Smack in the middle of Saddar’s electronics market - with a refrigerator store to the right and a man selling gold-plated watches to the left - you will find one of the oldest surviving bookstores in the city, Thomas & Thomas.
The bookstore has been standing tall since before Partition. It has braved many storms over the years, such as witnessing the depressing shuttering of neighbouring bookshops. But now, the owner thinks it is time to pack up and relocate somewhere else.
These days, Mohammad Yunus is busy looking for an affordable shop in Clifton as he feels that the people there have picked up the habit of reading again. “I cannot move on rent because the profit margins are slim,” he said with uncertainty in his voice. “Buying a shop means a capital investment of millions. So I am being very cautious.” A customer once asked him why he was interested in running a bookstore. “He told me aap ne andhon ke bazaar mein chashmay ki dukaan khol rakhi hai [you’re an optician in a blind man’s bazaar],” said Yunus while pointing at the roadside stalls and shops outside. “If you look around, this is an unusual place for selling books.” Thomas & Thomas was run by a British gentleman before Yunus’s grandfather bought it in 1948. “This part of the city used to have some of the best bookstores in Karachi,” he said. “Paramount, Pak-American, Greenwich, Sassi, Union and O.K. book stalls have either closed down or shifted.”
He claimed that traffic and a lack of parking space was killing the business. “I am not making any money from this,” he admits darkly from the recesses of a reclining chair. “Not a single penny. But my son insists that I must not remain idle and do something. He is working in London and that is how we make ends meet.”
It has been a slow death of customers. Children and the generations of today prefer the internet and television. “It is once in a blue moon that a father walks in with his son,” he said, while brushing aside his greying hair to look at the newspapers spread on the table in front of him. “Even the large book dealers are not making much money. If you go around, you’ll see that many bookstores have started selling toys and stationery.” At one point, Yunus had even imported books from India where competition had cut the cost of publishing.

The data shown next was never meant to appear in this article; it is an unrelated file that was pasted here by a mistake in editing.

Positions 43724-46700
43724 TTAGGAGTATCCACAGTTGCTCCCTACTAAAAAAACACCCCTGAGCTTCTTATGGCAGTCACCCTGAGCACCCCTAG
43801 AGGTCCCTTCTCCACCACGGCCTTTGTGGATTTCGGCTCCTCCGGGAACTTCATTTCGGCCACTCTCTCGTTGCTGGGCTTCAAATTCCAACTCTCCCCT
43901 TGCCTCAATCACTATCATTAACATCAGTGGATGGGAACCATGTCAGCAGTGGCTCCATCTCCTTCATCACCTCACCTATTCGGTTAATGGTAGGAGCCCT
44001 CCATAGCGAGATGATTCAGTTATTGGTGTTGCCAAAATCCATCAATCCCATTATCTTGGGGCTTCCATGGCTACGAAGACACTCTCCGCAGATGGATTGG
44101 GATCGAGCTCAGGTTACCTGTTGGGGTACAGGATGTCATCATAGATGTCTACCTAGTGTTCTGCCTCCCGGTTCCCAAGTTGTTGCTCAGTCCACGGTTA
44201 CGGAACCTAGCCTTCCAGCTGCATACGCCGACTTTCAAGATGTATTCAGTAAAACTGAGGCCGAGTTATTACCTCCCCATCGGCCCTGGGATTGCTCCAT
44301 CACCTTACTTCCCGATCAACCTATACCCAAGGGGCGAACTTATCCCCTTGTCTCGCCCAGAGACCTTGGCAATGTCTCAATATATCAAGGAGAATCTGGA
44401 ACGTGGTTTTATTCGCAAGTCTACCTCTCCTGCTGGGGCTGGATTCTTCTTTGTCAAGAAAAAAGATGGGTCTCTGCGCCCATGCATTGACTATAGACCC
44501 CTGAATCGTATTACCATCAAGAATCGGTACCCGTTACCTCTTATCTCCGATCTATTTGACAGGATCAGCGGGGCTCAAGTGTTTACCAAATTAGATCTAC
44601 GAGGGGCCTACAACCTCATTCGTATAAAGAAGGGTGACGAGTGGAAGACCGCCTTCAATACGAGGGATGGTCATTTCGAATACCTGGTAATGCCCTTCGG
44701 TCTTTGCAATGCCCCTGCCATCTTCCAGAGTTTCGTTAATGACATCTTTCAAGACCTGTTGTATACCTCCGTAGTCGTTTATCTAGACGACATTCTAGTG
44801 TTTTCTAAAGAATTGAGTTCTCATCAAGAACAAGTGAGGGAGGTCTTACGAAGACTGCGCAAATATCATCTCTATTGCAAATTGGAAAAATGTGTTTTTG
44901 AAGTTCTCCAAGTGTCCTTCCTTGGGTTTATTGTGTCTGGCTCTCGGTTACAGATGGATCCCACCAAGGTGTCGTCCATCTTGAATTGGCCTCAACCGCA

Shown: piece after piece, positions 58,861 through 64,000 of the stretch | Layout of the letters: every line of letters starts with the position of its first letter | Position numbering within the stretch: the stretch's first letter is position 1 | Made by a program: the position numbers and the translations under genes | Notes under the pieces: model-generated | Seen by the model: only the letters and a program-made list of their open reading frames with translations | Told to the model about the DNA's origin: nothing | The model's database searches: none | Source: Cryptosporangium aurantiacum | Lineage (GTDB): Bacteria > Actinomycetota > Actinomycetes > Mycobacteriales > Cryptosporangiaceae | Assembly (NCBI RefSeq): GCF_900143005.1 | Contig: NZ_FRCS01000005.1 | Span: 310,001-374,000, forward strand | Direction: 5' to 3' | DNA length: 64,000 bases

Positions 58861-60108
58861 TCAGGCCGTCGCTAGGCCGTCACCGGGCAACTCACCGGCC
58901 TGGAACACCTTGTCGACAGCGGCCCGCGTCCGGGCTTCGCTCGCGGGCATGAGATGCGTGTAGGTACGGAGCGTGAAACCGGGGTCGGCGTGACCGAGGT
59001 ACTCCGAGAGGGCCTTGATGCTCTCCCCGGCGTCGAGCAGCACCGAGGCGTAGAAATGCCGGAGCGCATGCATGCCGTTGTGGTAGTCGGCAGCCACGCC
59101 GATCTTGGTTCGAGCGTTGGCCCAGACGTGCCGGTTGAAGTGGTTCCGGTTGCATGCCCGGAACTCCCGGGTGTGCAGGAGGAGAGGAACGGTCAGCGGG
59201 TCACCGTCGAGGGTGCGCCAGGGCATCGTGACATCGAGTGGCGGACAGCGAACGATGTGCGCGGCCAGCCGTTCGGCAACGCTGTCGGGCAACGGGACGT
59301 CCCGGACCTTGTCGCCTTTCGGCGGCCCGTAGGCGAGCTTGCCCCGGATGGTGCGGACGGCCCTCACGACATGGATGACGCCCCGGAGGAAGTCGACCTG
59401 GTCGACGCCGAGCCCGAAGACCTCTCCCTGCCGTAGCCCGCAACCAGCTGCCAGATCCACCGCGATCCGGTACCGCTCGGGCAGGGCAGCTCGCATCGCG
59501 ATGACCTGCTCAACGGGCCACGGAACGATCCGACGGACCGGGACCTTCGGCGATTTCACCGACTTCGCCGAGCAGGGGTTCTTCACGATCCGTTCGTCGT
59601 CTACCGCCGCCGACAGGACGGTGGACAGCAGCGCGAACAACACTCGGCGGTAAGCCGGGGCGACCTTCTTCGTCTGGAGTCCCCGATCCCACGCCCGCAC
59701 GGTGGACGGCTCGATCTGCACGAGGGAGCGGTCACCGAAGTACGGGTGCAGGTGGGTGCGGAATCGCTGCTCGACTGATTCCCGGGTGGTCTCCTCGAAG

The elderly gentleman has thought of other options to turn the book business into a profitable one, but claims that in Pakistan no one was willing to spend money. He said that if you go abroad, people usually have a cup of coffee or two at a bookstore. In the US, nearly 80% of people ended up buying a book after coffee, but over here the chances of them buying anything were less than 10%.
The seasoned book-seller has also noted that young people’s reading preferences have changed. A few days ago, a girl walked in looking for a book on comparative religion. Books on history are also in high demand and could really help Thomas & Thomas come back into business.
Every couple of weeks he makes a trip to survey the book stalls at Sunday Bazaar. If he finds something worthwhile to read, he reads it and then decides how many copies should be bought.
“People read newspaper reviews and get excited about some authors and come looking for trashy fiction,” he added. In his opinion, though, a lot of bad fiction was floating around, which is why it was better to stick to the classics. He is more interested in selling the ten-volume ‘The Story of Civilization’ written by Will and Ariel Durant, a series you won’t find anywhere in Karachi.
But perhaps that says something. Yunus’s challenge, and indeed any bookstore owner’s, is to constantly assess market mood in order to calibrate their orders. As with reading books, it is a journey of constant discovery, highs and lows, triumphs and deadends.
Published in The Express Tribune, December 12th, 2011.
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